Trio Karenine offers impressive performance

Trio Karenine is one of those up and coming ensembles that is creating buzz in the wide world of chamber music and the ensemble chosen to kick off the new year offerings by the Chamber Music Society of Williamsburg.

Tuesday’s performance in the Williamsburg Library Theatre illustrated the high-quality artistry of this young piano-violin-cello ensemble.

Formed 10 years ago, the group’s credentials extend beyond its ensemble acclaim to include notable solo appearances and collaborations among its members with other important musical organizations.

As the focal point of much of the fare and the base for the works heard, pianist Paloma Kouider was magnificent. Her artistic, virtuoso keyboard command was impressive and mighty. Violinist Fanny Robilliard, playing on a 17th century Amati instrument, displayed a notably sweet sound and solid technique. And cellist Louis Rodde, who founded Karenine, delivered a very full-bodied sound and likewise fine technique.

The program was rich in melody, harmony and emotion — the Debussy Piano Trio in G Major, Schumann Piano Trio No. 1 in D Minor and Ravel Piano Trio in A Minor.

The G Major, an early work by Debussy, shows signs of the luxurious harmonies and sounds of his later, more recognizable works. It is a charming, mostly sunny work of flowing melodies, directness of design, and easy appeal. Its many moments of sweeping and varied emotions and an all together gentleness of feeling were creatively crafted among the three, allowing an ebb and flow of emotion.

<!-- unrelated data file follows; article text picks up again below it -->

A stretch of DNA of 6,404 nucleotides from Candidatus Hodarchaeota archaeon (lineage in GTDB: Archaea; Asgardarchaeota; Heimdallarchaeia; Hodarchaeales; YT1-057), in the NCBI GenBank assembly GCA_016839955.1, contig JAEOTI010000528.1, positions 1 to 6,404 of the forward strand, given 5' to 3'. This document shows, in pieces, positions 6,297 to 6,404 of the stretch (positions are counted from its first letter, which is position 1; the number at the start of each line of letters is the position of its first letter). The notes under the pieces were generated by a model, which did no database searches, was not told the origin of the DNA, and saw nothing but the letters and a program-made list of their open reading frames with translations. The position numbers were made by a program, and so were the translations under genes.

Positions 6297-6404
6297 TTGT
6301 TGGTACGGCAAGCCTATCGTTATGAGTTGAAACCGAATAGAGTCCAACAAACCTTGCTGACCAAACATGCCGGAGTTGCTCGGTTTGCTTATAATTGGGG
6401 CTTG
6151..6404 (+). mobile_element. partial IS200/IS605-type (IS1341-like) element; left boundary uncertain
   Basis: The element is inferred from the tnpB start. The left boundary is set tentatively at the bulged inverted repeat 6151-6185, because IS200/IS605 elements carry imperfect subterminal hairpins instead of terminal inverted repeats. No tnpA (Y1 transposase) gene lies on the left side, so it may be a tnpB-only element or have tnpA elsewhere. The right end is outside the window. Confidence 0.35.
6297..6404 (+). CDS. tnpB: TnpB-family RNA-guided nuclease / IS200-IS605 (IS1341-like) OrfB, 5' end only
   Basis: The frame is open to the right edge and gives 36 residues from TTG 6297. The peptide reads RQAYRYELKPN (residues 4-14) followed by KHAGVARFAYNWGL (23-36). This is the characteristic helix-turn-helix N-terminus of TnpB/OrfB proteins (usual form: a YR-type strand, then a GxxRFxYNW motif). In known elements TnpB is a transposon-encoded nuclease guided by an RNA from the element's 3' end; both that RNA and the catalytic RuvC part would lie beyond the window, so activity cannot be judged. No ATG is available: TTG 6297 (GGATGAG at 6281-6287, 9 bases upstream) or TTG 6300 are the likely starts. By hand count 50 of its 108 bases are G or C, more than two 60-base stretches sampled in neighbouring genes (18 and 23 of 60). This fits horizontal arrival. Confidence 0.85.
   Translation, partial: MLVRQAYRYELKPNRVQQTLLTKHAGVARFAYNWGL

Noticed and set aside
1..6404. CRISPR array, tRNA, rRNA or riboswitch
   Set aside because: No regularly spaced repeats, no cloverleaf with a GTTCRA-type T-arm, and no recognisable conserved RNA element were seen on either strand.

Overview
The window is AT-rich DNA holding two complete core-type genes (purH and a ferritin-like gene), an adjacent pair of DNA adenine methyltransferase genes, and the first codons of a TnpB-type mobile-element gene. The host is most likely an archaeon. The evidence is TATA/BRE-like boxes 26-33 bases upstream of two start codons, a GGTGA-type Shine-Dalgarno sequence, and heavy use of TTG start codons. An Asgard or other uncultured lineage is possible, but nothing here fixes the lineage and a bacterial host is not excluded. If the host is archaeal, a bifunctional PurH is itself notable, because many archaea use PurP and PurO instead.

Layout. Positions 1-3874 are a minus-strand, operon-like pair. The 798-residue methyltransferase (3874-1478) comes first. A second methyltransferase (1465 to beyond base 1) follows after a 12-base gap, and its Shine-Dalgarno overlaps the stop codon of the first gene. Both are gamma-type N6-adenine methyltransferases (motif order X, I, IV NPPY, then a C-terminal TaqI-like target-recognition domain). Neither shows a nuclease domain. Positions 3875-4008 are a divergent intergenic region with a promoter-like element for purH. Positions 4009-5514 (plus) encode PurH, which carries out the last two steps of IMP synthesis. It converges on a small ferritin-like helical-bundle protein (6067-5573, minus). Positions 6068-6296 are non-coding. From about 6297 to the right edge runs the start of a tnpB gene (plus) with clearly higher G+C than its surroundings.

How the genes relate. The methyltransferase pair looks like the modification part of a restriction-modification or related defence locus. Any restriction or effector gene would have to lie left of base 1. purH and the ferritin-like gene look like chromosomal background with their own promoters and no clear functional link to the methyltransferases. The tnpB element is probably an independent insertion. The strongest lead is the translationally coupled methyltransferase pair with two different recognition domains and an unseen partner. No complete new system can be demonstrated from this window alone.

While the G Major was evidence of Debussy’s desire to flee the impact of Germanic music, the Schumann was evidence of what he was fleeing.

The D Minor wastes no time in establishing highly romantic style and ambivalent emotions. From the first measure, it signals rich, dark textures. Lyrical, with emotional highs and lows throughout, the D Minor is considered the most appealing of his three such compositions. His proclivity toward the piano shows clearly here with is dominant position, a showing superbly handled by Kouider. While there is an overall dark quality to much of it, the second movement is upbeat, maybe even sunny in disposition — a mild romp that leads into a melancholic movement of intense, deep feelings. Suggestive of Schumann’s shifting emotional states, the finale is bright, energetic and positive, with bits of turbulence tossed into the mix. At the Karenine’s doing, the results were targeted and fine.

Moving beyond Schumann’s romanticism was Ravel, who favored fresh, new sounds. Often called impressionistic, it‘s a work that brings to mind dreamy, shimmering images. It’s also a work that provides its players many opportunities to display brilliant, virtuoso style skills. Moving from the flowing lyricism of the opening to the playful, string pizzicatos and gentle keyboard glissandos of the second to the sustained, almost funereal passacaglia in the third and the quasi-symphonic burst of sunshine in the finale, the Ravel was richly rewarding and probably showcased the trio’s best collective efforts.

For as swell as was the trio’s playing, there was an issue with balance that popped up throughout.

At times, the violin was overshadowed individually by the cello or piano or by both or its playing so sensitively done that solo-type sounds were barely audible. Such was not the case with the cello, which was pretty prominent all evening. As for the piano, things were well metered and as artistically balanced as possible. Perhaps the trio didn’t have enough time to sort out the acoustics of the hall and adjust prior to the concert.

It’s admirable to want to offer the most interpretative playing possible, but when parts, at times, can’t be heard or are out of balance, it serves neither the composer nor the listener.

This aside, the Karenine’s performance was a sure sign of growing stature. The overall impact was impressive and well received by the audience.

Shulson, a Williamsburg resident, has been covering the arts for more than 40 years. He makes a guest appearance in Margaret Truman's "Murder at the Opera."

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